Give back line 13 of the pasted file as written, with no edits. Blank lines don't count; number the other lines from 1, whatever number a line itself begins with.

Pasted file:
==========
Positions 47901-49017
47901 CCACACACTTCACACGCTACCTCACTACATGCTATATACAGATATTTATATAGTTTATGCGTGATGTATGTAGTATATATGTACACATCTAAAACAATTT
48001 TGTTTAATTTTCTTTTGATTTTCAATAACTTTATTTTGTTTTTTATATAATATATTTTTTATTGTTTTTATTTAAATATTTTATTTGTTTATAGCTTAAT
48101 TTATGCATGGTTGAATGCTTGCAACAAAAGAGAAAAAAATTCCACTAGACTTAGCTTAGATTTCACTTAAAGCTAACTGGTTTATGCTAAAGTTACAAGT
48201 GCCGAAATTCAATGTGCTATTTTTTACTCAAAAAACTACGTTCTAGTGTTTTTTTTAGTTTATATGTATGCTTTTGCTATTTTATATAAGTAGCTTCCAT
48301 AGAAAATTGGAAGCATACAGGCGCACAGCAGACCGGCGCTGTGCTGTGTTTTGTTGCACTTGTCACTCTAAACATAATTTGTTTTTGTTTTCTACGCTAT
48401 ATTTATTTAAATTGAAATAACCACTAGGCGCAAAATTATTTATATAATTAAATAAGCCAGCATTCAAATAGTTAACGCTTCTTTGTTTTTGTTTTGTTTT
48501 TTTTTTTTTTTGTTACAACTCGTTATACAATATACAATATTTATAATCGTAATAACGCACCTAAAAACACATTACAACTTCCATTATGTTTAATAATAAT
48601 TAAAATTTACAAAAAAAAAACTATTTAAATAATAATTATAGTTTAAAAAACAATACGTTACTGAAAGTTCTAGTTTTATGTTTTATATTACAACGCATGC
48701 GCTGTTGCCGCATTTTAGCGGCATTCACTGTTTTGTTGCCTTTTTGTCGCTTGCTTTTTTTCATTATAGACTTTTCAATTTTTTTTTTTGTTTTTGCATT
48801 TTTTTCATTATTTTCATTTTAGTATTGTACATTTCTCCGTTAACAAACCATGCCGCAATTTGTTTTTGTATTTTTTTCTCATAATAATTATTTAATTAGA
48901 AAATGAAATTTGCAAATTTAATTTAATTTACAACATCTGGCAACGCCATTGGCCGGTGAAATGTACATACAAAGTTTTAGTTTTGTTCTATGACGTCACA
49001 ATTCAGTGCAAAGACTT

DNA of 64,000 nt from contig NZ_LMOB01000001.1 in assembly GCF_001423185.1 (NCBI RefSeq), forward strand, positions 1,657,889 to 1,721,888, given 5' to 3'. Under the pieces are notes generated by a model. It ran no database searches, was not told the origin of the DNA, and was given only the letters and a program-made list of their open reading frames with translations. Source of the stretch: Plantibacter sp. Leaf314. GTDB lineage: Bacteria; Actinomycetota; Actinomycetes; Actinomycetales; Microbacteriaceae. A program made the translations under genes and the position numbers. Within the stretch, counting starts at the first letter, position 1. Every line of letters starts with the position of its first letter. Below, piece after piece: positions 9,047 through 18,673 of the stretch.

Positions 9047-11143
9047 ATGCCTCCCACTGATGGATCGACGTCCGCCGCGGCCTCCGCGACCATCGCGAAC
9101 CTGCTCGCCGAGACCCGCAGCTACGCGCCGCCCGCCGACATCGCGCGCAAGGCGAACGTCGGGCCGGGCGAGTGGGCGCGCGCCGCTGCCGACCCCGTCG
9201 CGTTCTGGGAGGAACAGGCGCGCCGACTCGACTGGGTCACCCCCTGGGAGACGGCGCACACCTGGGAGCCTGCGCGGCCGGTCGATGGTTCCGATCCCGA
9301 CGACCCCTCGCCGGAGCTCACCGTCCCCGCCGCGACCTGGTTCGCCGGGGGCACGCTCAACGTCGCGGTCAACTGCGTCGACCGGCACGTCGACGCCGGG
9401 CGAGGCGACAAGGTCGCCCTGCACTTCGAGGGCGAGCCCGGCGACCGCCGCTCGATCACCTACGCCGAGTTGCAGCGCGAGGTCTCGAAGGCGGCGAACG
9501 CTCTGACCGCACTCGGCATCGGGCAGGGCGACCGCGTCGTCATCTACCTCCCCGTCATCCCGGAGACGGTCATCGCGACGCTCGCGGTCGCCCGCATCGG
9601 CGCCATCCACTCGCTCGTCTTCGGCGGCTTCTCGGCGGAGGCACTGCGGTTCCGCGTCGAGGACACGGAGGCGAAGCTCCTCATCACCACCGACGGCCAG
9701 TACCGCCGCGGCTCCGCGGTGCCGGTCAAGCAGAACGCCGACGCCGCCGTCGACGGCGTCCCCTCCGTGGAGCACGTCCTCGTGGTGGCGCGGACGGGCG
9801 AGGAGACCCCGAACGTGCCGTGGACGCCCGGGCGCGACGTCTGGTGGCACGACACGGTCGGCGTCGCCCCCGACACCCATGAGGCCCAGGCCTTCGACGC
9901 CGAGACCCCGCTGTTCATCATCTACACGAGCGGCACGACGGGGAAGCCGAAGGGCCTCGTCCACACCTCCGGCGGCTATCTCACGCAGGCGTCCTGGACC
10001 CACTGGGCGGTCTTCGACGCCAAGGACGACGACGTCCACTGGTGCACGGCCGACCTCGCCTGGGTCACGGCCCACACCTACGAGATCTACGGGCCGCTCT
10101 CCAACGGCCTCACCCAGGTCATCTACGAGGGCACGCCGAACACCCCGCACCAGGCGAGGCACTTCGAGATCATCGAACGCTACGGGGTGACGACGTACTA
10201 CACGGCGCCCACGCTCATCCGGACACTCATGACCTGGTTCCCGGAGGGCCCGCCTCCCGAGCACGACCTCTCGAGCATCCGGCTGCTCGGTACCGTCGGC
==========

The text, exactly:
49001 ATTCAGTGCAAAGACTT